What is Parole in Place (PIP)?
Parole in Place is essentially a retroactive permission to enter the country for individuals who previously entered the country without permission. It effectively forgives unlawful entry. Parole in Place is a policy that allows certain undocumented family members of U.S. citizens to adjust status (i.e., get their green card) in the U.S. and become lawful permanent residents without being required to leave the country.
Why Does an Undocumented Person Need Parole in Place?
For foreign nationals who entered the U.S. without inspection, Parole in Place provides a significant benefit. Barring minor exceptions, a person who has not been “admitted or paroled” into the U.S. cannot gain permanent residency without first leaving the U.S. and being interviewed at a consular post abroad.
Why Can’t an Undocumented Person Just Go Abroad to Get an Immigrant Visa Instead of Filing for Adjustment of Status?
Undocumented individuals who are immediate relatives of a US citizen are caught between a rock and a hard place: they aren’t permitted to adjust their status inside the country because they have not been “admitted or paroled,” yet upon leaving the U.S. to apply for the immigrant visa, they almost always trigger inadmissibility grounds based on their unlawful presence in the U.S. When unlawful presence bars are triggered, individuals are required to remain outside the U.S. for either three or ten years, depending on the length of their prior unlawful presence in the U.S. Although these bars can be waived, the legal standard is onerous and arbitrary. Waivers are only granted if USCIS is satisfied that the U.S. citizen or lawful permanent resident spouse or parent (not child) will experience “extreme hardship” if the foreign national is not allowed to come back to the U.S. as a lawful permanent resident. Both preparing and adjudicating the waiver can take many months, and positive outcomes are far from guaranteed. The process is grueling for families who remain in a state of constant fear and uncertainty about their futures. Parole in Place essentially provides a fast-track for the undocumented family members of some military members to get green cards without having to apply for waivers or leave the country.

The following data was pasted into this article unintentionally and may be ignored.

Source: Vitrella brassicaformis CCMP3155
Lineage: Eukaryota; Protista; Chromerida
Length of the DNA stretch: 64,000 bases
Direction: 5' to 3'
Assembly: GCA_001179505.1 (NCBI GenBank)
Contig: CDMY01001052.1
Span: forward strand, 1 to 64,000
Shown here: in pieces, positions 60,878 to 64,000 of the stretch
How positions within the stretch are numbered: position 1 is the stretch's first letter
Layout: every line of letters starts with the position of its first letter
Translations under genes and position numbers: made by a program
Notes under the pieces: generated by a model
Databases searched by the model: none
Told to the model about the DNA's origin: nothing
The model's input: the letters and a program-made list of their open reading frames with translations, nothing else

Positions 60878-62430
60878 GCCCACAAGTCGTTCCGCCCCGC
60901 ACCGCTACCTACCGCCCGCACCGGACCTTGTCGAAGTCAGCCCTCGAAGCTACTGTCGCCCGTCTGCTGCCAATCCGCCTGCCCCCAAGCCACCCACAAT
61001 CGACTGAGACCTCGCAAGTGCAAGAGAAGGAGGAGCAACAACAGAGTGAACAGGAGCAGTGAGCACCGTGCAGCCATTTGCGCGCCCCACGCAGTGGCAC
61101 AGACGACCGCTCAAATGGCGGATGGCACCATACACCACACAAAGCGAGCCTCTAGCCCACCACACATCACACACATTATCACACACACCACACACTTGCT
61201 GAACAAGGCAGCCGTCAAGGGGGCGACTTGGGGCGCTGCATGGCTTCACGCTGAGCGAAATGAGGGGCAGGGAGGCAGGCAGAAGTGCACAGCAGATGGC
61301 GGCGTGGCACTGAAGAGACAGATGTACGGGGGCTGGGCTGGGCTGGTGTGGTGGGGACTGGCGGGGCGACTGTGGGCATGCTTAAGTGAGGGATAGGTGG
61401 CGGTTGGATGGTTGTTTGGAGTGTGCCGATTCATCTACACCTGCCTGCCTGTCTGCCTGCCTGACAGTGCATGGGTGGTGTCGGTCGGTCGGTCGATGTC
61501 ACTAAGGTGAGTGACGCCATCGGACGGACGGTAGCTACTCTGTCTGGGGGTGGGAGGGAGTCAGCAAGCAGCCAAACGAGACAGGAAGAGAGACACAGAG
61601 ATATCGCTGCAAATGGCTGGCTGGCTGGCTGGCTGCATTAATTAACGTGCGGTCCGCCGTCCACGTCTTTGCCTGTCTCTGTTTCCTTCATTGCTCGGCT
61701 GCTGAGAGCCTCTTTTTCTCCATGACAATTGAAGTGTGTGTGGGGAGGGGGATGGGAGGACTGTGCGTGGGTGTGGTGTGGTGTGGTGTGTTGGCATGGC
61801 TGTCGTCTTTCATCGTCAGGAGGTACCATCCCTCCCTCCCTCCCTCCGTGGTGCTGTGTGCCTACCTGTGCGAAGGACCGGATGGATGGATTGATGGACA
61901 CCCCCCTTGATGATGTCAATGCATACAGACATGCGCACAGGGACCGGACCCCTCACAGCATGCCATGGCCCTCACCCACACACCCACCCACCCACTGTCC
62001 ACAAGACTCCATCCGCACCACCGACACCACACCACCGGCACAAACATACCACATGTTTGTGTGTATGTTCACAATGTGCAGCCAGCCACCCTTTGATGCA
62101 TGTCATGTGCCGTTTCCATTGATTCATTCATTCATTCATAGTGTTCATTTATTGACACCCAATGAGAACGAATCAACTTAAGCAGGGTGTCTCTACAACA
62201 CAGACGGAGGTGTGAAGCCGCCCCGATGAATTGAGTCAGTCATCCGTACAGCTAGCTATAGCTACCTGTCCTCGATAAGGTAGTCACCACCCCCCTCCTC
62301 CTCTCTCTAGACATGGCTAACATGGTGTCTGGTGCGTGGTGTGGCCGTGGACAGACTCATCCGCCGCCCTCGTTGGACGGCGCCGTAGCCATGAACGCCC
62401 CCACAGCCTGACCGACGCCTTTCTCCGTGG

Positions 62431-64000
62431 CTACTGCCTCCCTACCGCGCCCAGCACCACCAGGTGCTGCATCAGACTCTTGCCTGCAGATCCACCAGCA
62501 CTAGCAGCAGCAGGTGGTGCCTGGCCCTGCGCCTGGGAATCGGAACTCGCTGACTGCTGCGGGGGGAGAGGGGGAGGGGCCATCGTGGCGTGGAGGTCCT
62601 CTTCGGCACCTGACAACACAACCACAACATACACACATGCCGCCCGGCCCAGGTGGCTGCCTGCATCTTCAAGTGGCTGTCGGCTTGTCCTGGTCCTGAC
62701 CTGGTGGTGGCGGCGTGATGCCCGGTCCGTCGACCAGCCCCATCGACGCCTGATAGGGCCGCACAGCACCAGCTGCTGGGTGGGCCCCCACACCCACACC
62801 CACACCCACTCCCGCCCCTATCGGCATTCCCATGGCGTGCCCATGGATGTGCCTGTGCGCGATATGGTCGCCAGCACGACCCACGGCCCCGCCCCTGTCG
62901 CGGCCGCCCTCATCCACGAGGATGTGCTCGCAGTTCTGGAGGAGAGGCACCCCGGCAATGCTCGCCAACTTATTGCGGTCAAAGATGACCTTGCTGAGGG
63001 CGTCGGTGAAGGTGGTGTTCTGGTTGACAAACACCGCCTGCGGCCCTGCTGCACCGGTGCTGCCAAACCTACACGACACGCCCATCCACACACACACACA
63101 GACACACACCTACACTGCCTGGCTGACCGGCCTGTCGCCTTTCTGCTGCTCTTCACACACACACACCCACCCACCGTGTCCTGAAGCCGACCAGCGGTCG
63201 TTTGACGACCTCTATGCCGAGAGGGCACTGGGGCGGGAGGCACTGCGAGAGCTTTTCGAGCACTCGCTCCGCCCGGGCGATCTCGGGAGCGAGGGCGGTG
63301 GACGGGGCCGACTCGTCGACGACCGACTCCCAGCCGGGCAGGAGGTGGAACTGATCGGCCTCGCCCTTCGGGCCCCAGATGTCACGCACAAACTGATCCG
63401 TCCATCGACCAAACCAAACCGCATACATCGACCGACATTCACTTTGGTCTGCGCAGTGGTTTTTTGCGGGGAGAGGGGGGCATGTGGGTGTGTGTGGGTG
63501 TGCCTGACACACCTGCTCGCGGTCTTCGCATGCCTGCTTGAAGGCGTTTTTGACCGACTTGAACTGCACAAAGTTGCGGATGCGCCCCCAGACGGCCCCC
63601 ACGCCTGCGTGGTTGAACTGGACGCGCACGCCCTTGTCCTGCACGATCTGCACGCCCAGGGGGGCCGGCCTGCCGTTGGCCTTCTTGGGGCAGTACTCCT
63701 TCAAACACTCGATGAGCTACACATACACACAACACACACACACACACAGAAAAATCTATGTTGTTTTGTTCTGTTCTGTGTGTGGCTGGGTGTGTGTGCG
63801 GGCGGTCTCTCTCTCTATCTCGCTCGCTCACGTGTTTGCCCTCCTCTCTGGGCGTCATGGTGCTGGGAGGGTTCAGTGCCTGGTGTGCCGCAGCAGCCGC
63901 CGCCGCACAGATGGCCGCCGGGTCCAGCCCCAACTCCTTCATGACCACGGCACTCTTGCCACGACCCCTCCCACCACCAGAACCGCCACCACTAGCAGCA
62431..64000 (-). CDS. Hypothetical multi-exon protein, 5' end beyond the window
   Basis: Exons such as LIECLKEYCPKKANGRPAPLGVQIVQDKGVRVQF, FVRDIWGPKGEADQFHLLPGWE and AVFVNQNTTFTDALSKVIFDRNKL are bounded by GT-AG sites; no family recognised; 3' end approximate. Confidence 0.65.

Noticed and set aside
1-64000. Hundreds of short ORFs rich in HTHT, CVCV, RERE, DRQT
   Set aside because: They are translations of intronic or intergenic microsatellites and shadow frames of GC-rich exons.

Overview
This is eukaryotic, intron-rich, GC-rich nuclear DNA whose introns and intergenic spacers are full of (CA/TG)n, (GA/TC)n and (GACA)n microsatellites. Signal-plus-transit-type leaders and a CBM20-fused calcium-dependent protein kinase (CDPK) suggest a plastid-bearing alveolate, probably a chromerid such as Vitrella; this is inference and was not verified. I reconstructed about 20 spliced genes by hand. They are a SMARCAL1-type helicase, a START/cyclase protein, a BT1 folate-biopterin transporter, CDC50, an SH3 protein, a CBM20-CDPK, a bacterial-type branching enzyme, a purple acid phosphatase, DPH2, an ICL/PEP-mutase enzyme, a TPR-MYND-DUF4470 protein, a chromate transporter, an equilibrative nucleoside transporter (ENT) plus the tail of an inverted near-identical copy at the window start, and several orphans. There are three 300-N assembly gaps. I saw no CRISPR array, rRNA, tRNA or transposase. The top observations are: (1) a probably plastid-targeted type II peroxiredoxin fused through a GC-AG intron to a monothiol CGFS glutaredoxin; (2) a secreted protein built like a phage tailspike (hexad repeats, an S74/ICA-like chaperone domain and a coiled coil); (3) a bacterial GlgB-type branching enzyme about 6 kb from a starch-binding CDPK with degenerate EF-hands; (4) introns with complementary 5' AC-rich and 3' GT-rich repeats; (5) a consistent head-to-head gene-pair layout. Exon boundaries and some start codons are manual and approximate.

Who Currently Can Get Parole in Place?
“Parole in Place” can be granted for undocumented parents, spouses, and children of U.S. military personnel. For purposes of Parole in Place, “U.S. military personnel” includes Active Duty members of the U.S. Armed Forces, individuals in the Selected Reserve of the Ready Reserve or individuals who previously served in the U.S. Armed Forces or the Selected Reserve of the Ready Reserve.
Contact one of our Parole in Place attorneys at Becker & Lee LLP to learn more about how we can help.